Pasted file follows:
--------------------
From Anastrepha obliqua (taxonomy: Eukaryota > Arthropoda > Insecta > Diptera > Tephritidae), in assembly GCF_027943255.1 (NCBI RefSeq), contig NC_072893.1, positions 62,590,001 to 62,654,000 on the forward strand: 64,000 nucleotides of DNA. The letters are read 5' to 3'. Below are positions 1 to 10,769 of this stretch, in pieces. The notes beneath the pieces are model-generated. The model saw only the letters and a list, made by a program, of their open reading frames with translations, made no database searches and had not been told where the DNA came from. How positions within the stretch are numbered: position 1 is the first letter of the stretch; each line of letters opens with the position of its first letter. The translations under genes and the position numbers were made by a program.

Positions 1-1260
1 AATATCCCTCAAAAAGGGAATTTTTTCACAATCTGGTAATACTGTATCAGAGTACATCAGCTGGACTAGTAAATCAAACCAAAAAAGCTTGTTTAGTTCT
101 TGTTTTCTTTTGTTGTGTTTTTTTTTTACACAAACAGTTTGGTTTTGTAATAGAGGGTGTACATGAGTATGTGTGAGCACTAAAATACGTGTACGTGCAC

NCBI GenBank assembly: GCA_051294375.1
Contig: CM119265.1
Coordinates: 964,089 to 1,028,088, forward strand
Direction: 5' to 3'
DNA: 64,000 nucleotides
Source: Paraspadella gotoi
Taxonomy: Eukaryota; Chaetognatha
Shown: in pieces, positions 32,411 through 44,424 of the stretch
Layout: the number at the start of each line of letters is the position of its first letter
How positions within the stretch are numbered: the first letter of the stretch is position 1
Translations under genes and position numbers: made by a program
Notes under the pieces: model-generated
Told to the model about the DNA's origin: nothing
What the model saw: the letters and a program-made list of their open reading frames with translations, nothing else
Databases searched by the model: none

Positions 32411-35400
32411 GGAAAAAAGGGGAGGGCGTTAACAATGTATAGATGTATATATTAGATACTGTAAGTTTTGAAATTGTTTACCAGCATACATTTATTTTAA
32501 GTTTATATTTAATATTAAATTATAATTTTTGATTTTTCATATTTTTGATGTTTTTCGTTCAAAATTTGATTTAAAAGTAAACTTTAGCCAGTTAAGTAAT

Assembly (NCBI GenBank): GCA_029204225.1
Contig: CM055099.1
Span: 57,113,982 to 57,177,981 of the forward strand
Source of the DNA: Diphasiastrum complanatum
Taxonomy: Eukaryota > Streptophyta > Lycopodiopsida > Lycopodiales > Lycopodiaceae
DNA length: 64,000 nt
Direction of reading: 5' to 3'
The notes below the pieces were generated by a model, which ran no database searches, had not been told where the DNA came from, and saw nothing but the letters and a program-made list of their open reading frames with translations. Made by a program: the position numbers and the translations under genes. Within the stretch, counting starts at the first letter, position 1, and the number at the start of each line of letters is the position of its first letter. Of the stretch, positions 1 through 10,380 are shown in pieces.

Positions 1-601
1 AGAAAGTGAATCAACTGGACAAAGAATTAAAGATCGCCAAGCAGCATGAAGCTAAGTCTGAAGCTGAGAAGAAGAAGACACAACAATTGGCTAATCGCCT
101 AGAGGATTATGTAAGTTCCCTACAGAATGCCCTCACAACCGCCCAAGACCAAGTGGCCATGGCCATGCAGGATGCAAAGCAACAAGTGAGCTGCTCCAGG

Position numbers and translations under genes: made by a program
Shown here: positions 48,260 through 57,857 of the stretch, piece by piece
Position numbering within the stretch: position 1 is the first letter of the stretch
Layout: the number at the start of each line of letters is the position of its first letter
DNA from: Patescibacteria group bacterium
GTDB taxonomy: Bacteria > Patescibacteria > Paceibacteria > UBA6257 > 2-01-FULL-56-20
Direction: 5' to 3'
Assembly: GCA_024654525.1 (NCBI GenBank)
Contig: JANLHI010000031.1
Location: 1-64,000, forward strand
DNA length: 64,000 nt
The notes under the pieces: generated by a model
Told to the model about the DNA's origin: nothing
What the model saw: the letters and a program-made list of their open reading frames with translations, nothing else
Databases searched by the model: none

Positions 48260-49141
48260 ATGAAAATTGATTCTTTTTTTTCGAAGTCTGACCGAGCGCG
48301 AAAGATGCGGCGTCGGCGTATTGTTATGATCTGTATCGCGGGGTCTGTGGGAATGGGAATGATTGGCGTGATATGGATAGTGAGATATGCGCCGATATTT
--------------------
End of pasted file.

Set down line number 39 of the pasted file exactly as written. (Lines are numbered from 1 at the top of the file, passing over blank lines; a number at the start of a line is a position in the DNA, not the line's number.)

GTDB taxonomy: Bacteria > Patescibacteria > Paceibacteria > UBA6257 > 2-01-FULL-56-20